Speaking at an event hosted by The Economic Club of New York, Federal Trade Commission (FTC) Chair Lina Khan she addressed the agency’s recent setbacks in court and suggested that its crackdown on big tech could continue.

Key things

  • Speaking at an event in New York, FTC Chairwoman Lina Khan addressed the agency’s recent setbacks in court and suggested that its crackdown on big tech could continue.
  • While the FTC has filed more cases under Khan than its predecessors, it’s only a small fraction of the thousands of filings the agency receives each year.
  • Lina Khan was appointed Chair of the FTC in June 2021 and has been characterized by a strong stance against monopolies and a tough approach to Big Tech.

In a Q&A session, Khan addressed questions regarding the agency’s failures in court, including its failed attempt to block Meta Platforms (META) acquisition of virtual reality headset maker Within. Asked if the agency would change its approach after recent court losses, Khan clarified that the agency has lost only two cases in federal court, out of “anywhere between 13 and 20, depending on how you count.”

“Within our merger enforcement program, losing two is fine,” Khan said. “We only bring cases that we should win, and we know we can win.”

Despite the agency’s stricter approach to anti-monopoly policy under Khan, only a small fraction of the companies that register are still chasing. “In any given year, antitrust agencies receive between 1,500 and 3,000 merger applications,” Khan said. “Of that number, 98% pass with no further questions from the agencies.”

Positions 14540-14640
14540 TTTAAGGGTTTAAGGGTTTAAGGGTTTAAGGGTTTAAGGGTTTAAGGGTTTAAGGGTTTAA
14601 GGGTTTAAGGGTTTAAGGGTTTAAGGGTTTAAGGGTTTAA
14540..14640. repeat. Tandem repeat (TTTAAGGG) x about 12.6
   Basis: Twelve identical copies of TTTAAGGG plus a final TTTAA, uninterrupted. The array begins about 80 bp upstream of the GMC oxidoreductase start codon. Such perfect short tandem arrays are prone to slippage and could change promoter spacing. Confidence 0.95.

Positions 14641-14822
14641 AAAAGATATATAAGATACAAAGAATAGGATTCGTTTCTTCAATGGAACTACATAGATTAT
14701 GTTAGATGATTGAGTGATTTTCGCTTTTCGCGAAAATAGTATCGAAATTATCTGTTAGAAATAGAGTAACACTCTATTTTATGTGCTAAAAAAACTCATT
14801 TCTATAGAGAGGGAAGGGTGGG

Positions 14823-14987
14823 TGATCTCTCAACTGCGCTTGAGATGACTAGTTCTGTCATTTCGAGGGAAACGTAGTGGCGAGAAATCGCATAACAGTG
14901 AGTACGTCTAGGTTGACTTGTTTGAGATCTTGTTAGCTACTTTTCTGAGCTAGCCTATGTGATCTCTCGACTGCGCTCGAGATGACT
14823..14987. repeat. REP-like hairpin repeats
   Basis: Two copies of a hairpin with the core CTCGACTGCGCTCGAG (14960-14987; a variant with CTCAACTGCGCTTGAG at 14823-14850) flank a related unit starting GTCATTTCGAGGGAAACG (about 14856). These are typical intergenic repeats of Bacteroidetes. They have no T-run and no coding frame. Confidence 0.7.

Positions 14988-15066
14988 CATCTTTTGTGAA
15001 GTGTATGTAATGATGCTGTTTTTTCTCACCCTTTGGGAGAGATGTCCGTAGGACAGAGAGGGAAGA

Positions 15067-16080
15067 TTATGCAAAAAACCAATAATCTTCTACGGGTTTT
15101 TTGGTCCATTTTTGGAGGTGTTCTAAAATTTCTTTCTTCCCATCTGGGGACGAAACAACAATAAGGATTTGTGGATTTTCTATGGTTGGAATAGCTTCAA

Khan pointed out that “even in the cases where we didn’t win the preliminary injunction, we got clarification from the case law,” specifically referring to the agency’s lawsuit against Meta Platforms. This case referred to a legal doctrine that had not been applied for decades in the midst of an ever-evolving technology market.

Asked whether the FTC has an implicit aversion to big business, Khan clarified that the agency’s mission is governed by statute as defined by federal law — not philosophy, and that the nature of existing antitrust law favors competition over monopolies.

“The statutes don’t necessarily prohibit being a monopoly — they just prohibit becoming a monopoly through illegal tactics,” Khan said. “If we see concentration [within an industry]to what extent is this a product of firms being ‘better’ at business versus engaging in anti-competitive tactics – which I think is a really important question.”

Khan was appointed chairman of the FTC in June 2021, making him one of the agency’s youngest chairs at age 32. Khan rose to fame four years earlier while still a student at Yale Law School, where she published an article titled The Amazon Antitrust Paradoxin which she argued that the current anti-corrosion framework in the US does not adequately explain the increase eshop and platform-based business models such as Amazon (AMZN), which have gained a huge market share in recent years.

As chair of the FTC, Khan was noted for her strong stance against monopolies, criticizing her predecessors for what she saw as an overly lenient and lax approach to antitrust. During her tenure, she aggressively went after major tech companies such as Apple (AAPL), Amazon, Microsoft (MSFT), Platform Meta and Google’s Parent Alphabet (GOOGLE) in an effort to protect consumers and prevent further industry consolidation.

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